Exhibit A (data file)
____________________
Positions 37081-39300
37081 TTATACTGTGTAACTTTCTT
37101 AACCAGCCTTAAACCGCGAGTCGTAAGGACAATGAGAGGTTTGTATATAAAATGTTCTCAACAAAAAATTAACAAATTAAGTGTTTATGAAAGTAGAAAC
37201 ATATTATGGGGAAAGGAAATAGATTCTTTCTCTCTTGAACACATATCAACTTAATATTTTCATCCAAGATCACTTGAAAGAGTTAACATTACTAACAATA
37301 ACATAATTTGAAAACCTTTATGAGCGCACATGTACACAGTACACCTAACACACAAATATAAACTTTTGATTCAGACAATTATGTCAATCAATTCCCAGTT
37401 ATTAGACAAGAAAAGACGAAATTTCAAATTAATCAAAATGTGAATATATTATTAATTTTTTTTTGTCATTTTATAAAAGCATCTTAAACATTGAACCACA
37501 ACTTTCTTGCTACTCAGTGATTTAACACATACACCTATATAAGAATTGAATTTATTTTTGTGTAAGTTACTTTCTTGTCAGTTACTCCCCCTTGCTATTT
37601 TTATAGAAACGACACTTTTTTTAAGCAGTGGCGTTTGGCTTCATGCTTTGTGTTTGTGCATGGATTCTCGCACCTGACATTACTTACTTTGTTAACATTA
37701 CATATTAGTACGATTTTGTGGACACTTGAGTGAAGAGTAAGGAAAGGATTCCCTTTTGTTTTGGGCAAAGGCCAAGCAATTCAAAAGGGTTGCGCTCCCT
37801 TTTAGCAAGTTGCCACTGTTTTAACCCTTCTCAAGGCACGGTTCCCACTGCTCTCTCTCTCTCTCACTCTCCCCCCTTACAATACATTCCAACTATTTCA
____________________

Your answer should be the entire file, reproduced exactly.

Positions 37081-39300
37081 TTATACTGTGTAACTTTCTT
37101 AACCAGCCTTAAACCGCGAGTCGTAAGGACAATGAGAGGTTTGTATATAAAATGTTCTCAACAAAAAATTAACAAATTAAGTGTTTATGAAAGTAGAAAC
37201 ATATTATGGGGAAAGGAAATAGATTCTTTCTCTCTTGAACACATATCAACTTAATATTTTCATCCAAGATCACTTGAAAGAGTTAACATTACTAACAATA
37301 ACATAATTTGAAAACCTTTATGAGCGCACATGTACACAGTACACCTAACACACAAATATAAACTTTTGATTCAGACAATTATGTCAATCAATTCCCAGTT
37401 ATTAGACAAGAAAAGACGAAATTTCAAATTAATCAAAATGTGAATATATTATTAATTTTTTTTTGTCATTTTATAAAAGCATCTTAAACATTGAACCACA
37501 ACTTTCTTGCTACTCAGTGATTTAACACATACACCTATATAAGAATTGAATTTATTTTTGTGTAAGTTACTTTCTTGTCAGTTACTCCCCCTTGCTATTT
37601 TTATAGAAACGACACTTTTTTTAAGCAGTGGCGTTTGGCTTCATGCTTTGTGTTTGTGCATGGATTCTCGCACCTGACATTACTTACTTTGTTAACATTA
37701 CATATTAGTACGATTTTGTGGACACTTGAGTGAAGAGTAAGGAAAGGATTCCCTTTTGTTTTGGGCAAAGGCCAAGCAATTCAAAAGGGTTGCGCTCCCT
37801 TTTAGCAAGTTGCCACTGTTTTAACCCTTCTCAAGGCACGGTTCCCACTGCTCTCTCTCTCTCTCACTCTCCCCCCTTACAATACATTCCAACTATTTCA